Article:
House Minority Leader Nancy Pelosi was quick to blast President Trump’s proposed new budget on the very same day that it was released.
Pelosi said that the budget proposal demonstrates that Trump “does not value the future of our children,” noting that it is essentially a demolition of the domestic government needs — as well as the United States’ soft power internationally.
“I don’t see how this budget can survive the light of day,” Pelosi said during a press conference at the Capitol where she also addressed the House GOP’s healthcare bill. “This budget is a slap in the face.”
Trump’s budget proposal which was unveiled just hours earlier, tries to make good on the President’s promise to increase the military, and border security efforts, including the building of his border wall. The boost in military spending seems to be a statement that there is not waste in spending within that sector, as has been widely stated by experts.
Regardless, the substantial increases to the military and Homeland Security come at great cost to domestic programs, things that Trump also ran on. The proposal requests dramatic cuts to virtually all sectors of domestic spending, including a 31 percent cut to the Environmental Protection Agency, a 28 percent cut to the State Department, an 18 percent bite out of Health and Human Services — which includes entitlements such as Medicaid — and a 16 percent slashing of the Army Corps of Engineers.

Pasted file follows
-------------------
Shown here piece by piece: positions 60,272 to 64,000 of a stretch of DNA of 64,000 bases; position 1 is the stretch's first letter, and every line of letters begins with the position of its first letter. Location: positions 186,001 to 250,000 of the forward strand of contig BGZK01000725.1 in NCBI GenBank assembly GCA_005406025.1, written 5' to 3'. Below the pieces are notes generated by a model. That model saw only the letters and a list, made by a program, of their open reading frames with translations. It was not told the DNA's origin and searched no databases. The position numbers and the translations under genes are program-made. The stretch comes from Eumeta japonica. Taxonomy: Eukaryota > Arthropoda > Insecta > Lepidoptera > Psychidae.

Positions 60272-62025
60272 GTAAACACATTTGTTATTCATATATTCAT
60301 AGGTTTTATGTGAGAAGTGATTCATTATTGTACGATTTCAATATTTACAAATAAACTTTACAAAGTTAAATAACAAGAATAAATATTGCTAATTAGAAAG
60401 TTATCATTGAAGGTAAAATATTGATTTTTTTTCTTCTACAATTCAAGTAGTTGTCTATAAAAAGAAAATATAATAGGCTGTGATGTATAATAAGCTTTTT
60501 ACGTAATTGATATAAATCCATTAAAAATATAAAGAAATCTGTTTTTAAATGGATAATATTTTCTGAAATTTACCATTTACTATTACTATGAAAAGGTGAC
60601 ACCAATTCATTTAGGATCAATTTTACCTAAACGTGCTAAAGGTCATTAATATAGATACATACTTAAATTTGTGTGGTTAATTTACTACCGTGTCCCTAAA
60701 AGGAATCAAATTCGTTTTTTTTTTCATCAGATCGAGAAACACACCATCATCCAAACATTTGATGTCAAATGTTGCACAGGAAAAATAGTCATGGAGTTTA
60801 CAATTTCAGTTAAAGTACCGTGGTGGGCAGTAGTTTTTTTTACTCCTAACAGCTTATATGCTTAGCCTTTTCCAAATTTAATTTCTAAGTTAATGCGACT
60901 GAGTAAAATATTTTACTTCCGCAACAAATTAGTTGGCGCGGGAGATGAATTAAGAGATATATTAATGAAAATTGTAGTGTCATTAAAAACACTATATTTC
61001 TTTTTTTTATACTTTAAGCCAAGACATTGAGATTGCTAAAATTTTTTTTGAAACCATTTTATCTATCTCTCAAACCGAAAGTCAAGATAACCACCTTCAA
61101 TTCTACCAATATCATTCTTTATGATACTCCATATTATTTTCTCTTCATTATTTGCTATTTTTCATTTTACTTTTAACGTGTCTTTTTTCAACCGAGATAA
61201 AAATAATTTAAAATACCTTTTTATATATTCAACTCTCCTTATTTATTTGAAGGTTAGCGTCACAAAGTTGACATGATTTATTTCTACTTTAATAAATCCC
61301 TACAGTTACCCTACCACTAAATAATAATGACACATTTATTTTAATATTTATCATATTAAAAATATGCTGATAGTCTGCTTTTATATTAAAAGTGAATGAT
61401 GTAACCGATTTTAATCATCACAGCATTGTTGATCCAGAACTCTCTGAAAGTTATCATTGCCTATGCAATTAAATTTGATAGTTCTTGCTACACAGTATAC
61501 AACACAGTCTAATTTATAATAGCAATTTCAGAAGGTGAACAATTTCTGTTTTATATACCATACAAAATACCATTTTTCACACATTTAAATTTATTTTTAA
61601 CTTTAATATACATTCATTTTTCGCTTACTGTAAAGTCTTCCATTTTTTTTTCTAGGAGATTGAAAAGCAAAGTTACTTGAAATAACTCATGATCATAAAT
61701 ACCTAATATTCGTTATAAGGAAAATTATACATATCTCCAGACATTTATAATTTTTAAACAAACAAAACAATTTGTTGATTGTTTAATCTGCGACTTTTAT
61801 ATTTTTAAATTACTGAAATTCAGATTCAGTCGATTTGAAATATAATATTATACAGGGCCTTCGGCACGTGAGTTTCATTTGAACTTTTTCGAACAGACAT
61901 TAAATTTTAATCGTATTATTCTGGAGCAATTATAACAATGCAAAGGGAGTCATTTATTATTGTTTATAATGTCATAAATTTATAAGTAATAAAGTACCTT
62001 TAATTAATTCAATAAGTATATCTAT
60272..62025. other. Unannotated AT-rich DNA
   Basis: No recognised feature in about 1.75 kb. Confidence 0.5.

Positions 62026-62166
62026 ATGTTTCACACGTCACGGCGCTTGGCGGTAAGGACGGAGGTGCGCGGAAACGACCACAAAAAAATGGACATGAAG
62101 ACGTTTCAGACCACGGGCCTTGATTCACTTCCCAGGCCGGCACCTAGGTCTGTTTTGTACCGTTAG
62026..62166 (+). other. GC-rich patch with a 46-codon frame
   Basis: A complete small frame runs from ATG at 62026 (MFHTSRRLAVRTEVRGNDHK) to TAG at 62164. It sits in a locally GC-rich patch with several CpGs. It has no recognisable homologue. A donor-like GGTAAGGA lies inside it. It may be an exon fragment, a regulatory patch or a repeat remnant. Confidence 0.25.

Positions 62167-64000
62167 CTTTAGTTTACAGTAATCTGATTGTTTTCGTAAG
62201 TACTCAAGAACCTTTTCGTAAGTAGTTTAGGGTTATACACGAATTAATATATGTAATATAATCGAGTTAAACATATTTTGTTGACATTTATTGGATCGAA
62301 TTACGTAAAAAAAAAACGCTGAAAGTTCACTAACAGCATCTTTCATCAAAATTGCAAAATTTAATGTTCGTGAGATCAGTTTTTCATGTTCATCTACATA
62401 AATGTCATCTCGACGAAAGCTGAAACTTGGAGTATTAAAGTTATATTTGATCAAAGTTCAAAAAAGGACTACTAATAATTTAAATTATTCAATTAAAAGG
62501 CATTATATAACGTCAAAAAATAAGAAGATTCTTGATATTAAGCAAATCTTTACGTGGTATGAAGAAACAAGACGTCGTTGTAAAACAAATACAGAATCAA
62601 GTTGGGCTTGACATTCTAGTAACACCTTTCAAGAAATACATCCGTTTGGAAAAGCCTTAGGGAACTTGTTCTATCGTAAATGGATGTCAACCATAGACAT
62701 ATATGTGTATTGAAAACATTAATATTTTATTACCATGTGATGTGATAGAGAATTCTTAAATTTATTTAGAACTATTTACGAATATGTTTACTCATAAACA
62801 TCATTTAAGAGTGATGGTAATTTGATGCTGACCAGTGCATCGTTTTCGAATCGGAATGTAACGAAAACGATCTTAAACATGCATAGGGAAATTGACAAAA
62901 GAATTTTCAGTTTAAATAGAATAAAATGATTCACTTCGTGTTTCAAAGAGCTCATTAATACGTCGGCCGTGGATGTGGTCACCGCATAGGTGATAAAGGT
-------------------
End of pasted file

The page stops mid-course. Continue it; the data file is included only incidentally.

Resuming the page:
Pelosi regards the proposal as evidence of an attempt on the part of the administration and Republicans to all but dismantle the federal government, including education and programs benefiting low-income Americans.
“This is all about a philosophical distrust of the role of the federal government in any way of meeting the needs of the American people,” she said. “Should we subject all spending to the harshest scrutiny? we certainly should … to make sure those investments accomplish what they set out to do,” she added. “But that’s not what this is about. This is systemic deconstruction of the federal government.”
The California Democrat also hammered the proposal for its cuts — $11 billion of them — in education, which Pelosi has long said is an investment that pays large economic dividends. “That is a stupid economy.”
All indications are that the proposal is dead on arrival in the U.S. Congress, even with both chambers being under Republican control.
House Speaker Paul Ryan, being careful to not step on any toes or feelings while he is still trying to make a push for his healthcare bill, declined to comment on the budget proposal saying that he is still looking at it. “It’s a long ongoing process,” Ryan said to reporters on Thursday. “This is the very beginning.”